Time Matters - Even (more so) in Human-Robot Interactions
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ISSN der Zeitschrift
Mensch und Computer 2023 - Workshopband
MCI-WS05: Time and Timing in Human-Computer Interaction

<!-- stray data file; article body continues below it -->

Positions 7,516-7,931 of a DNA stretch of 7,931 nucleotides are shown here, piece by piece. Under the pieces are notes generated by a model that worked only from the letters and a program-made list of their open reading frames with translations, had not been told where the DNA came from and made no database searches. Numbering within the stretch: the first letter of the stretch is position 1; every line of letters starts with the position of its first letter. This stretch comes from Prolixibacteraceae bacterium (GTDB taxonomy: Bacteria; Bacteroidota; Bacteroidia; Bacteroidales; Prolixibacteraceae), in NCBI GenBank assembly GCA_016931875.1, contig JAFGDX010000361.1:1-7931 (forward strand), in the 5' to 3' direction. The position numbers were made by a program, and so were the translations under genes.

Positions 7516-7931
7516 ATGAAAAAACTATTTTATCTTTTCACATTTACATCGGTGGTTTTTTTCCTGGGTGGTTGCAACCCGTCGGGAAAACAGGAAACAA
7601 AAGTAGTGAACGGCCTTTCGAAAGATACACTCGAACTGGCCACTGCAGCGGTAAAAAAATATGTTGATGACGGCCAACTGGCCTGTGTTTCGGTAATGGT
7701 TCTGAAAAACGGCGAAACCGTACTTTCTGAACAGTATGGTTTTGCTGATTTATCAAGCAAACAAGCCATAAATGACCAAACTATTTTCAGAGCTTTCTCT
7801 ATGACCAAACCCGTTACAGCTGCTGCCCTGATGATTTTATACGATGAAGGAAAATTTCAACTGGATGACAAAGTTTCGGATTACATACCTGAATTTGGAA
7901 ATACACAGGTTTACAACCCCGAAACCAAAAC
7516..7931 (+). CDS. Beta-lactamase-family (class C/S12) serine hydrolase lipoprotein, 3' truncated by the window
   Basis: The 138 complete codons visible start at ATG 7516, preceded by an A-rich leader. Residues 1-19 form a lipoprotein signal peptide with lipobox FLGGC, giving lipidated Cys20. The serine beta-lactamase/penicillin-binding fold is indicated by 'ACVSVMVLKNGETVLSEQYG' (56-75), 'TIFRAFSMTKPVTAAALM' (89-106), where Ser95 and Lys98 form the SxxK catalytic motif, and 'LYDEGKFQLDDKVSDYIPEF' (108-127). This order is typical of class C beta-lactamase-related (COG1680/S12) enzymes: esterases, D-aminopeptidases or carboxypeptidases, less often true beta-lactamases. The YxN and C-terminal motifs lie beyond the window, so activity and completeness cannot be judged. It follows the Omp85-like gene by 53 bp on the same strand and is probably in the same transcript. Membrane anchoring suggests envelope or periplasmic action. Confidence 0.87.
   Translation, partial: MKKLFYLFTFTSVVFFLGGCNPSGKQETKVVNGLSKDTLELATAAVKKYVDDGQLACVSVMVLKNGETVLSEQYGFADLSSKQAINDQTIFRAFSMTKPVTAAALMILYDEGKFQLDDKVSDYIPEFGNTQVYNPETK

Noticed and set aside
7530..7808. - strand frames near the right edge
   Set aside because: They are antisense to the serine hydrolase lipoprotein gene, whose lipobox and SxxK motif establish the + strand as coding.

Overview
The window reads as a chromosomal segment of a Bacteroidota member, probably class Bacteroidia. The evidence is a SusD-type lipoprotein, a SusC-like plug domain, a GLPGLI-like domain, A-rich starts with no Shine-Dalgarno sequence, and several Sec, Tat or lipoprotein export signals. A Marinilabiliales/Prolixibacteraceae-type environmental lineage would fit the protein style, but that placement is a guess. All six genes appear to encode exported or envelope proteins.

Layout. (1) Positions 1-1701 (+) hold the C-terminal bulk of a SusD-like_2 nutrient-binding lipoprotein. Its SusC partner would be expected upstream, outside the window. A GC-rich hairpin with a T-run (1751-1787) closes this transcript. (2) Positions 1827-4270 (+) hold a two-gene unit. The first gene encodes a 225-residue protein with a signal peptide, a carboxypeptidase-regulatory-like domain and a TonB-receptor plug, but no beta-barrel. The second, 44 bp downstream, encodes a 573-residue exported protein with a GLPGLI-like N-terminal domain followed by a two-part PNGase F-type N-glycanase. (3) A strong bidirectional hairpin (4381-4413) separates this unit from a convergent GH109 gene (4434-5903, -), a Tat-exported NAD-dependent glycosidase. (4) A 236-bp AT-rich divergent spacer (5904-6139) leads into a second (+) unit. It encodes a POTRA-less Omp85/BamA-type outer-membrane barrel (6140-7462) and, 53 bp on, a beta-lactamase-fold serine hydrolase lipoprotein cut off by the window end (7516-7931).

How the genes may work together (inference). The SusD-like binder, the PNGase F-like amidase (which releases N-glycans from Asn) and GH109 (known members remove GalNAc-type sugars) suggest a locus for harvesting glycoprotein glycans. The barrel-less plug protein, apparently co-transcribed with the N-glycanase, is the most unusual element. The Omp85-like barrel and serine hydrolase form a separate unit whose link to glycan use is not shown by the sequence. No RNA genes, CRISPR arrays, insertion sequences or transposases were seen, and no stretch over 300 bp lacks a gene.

Robots are more and more integrated into everyday environments, which makes it essential to examine how to design them so that humans are motivated and capable to interact with them. An important challenge for robotics is to determine how to design robotsthat accurately infer the human interaction partner’s goals, intentions, and emotional states, and are able to adapt to their actions in time and space. Certain aspects of this challenge can be addressed through appropriate design of robot appearance and behavior, and equipping robots with appropriate models of social cognition. Other aspects, however, arise on the human side of the “equation”, where lifelong experience with human interaction partners raises certain expectations of how verbal and nonverbal social cues are supposed to be interpreted, how actions are supposed to be coordinated and how emotional and motivational states are supposed to be communicated. If a robot meets these expectations, humans can interact with it quite intuitively, make accurate predictions regarding its actions and intentions, and interpret its social signals with ease. The question is how robots can be equipped with representations to meet these expectations. Most robots, however, violate anthropomorphic expectations in terms of their appearance, behavior and cognition, which can negatively impact performance, affect and motivation in human-robot interaction. In this paper, we discuss how the interplay between robots’ actual capabilities and human expectations regarding these capabilities imposes challenges specifically for the time- dependent aspects of social human-robot interactions.